Archived Story

Practice means speed and safety

Published 5:53pm Saturday, March 2, 2013

 

FF/EMT-I Harold Johnson takes a break with the cutters before fire-rescue personnel begin rolling back the dashboard on the dismantled vehicle.
FF/EMT-I Harold Johnson takes a break with the cutters before fire-rescue personnel begin rolling back the dashboard on the dismantled vehicle.

 

It’s the nature of the job for Washington Fire-Rescue-EMS to save lives and property, but this Saturday fire personnel were bent on destruction. Specifically, destruction of a car — and they were using very special tools to do it.

Shift A from both fire stations gathered at Fire Station 1 on the corner of North Market and Fifth streets to practice with the heavy-duty extrication tools that came with a new rescue truck late last year, courtesy of a federal Firefighters Assistance grant.

“We want to make sure everyone knows all the equipment,” said Lt. Doug Bissette. “Every little tip they learn out here is going to help us in the long run.”

Using cutters that pinch through columns of metal and spreaders, that pry it apart, the car was dismantled slowly but surely with everyone in attendance getting a chance to operate the machinery. Accompanied by loud groans and pops of metal being sheared from the car’s body, they took their time, pausing for instruction by fire fighter/EMT Chris Brock. At an accident scene, however, they would have to move swiftly.

According to Bissette, the controlled environment allows fire-rescue personnel the opportunity to learn all aspects of using the tools, but without the pressure of an emergency. As he explained it, in particularly bad accidents, it’s not possible to remove a patient from a vehicle. Instead, a vehicle may have to be removed from the patient.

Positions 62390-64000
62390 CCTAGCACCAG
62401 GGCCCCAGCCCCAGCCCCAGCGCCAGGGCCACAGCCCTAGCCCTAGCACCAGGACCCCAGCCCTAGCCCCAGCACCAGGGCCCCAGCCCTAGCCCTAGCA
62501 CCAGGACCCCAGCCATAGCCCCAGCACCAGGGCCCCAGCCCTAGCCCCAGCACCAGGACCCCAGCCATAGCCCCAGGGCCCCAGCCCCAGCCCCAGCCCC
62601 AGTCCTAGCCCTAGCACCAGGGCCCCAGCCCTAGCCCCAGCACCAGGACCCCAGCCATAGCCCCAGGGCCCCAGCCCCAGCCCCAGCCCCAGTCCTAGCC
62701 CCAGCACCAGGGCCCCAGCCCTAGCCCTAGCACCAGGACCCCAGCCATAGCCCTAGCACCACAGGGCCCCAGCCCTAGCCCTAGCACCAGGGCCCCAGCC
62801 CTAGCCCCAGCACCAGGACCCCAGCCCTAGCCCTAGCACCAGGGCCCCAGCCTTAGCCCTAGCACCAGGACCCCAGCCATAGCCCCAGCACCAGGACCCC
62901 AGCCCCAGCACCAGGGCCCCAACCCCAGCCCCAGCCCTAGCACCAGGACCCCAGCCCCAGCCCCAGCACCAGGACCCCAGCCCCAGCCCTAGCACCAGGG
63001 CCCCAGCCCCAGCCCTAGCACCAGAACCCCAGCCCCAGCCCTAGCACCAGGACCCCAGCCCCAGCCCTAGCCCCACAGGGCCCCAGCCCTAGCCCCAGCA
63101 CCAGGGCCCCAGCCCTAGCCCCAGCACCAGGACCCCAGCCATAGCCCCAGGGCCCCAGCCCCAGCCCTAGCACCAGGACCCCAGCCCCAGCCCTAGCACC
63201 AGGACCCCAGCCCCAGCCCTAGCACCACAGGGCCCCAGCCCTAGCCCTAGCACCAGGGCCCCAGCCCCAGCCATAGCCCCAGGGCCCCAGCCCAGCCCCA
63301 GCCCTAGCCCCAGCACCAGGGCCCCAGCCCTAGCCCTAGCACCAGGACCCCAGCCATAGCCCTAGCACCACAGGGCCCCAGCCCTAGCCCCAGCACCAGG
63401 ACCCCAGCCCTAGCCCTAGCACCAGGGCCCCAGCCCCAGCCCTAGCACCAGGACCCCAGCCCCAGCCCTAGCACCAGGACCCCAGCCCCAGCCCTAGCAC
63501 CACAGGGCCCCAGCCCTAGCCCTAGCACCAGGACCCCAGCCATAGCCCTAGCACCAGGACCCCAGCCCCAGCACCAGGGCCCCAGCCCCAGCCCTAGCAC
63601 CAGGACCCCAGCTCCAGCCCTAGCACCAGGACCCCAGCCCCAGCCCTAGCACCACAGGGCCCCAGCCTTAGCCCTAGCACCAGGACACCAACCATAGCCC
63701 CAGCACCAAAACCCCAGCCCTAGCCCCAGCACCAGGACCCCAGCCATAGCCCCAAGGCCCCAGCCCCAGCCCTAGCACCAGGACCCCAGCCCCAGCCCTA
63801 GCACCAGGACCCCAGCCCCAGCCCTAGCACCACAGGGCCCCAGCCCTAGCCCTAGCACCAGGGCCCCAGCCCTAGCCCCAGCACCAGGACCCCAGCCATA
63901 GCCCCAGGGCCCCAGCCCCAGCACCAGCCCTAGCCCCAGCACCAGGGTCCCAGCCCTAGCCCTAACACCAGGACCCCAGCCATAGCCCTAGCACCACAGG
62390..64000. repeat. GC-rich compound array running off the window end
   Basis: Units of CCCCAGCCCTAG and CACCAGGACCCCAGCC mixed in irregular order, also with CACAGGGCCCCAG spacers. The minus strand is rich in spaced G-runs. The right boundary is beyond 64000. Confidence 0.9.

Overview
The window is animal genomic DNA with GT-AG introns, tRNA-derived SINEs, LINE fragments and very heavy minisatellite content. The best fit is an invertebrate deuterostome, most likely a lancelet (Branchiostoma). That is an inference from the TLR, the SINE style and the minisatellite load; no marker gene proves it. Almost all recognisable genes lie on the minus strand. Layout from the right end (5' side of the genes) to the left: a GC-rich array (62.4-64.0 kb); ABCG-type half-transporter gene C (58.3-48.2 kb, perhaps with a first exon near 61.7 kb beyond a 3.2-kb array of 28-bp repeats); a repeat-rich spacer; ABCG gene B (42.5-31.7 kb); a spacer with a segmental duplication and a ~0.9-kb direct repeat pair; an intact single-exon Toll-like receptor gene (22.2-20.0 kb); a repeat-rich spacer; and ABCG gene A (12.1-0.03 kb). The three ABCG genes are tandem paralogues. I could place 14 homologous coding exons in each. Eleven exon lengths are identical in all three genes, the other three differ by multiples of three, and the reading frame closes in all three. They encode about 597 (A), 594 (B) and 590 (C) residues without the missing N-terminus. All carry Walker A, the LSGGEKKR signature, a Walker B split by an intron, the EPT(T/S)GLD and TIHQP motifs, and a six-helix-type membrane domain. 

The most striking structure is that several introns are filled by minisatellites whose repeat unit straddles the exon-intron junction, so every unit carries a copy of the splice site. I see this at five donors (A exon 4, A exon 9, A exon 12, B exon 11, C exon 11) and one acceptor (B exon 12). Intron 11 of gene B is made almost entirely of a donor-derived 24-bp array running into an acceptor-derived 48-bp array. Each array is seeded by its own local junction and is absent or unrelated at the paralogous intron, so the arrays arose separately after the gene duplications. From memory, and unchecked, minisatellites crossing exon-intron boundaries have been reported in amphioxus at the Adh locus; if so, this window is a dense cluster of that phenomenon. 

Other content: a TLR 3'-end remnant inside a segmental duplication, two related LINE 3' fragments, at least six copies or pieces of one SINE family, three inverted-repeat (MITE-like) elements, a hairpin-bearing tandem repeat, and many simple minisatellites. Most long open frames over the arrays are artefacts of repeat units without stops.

“We’re just making sure everyone’s ready to use them (the tools) when it comes down to it,” Bissette explained.

Shift A members aren’t the only ones who get to participate in the sanctioned destruction: Leo Lee from Washington Motors donated three cars for the purpose, one for each shift.

The practice is invaluable, said Bissette, though it doesn’t recreate real-life use in full: “Wrecks never happen in the middle of a parking lot like this.”

 

All shifts of Washington Fire-Rescue-EMS will take a turn at dismantling a vehicle with the department’s new extrication tools. Here, (left to right) Fire fighter/Emergency Medical Technician Zach Moricle, FF/EMT Matt van Nortwick and EMT-I Samantha Moore look on as FF/EMT-1 Chris Brock demonstrates severing a metal column in preparation for rolling back the car’s roof.
All shifts of Washington Fire-Rescue-EMS will take a turn at dismantling a vehicle with the department’s new extrication tools. Here, (left to right) Fire fighter/Emergency Medical Technician Zach Moricle, FF/EMT Matt van Nortwick and EMT-I Samantha Moore look on as FF/EMT-1 Chris Brock demonstrates severing a metal column in preparation for rolling back the car’s roof.

 

 

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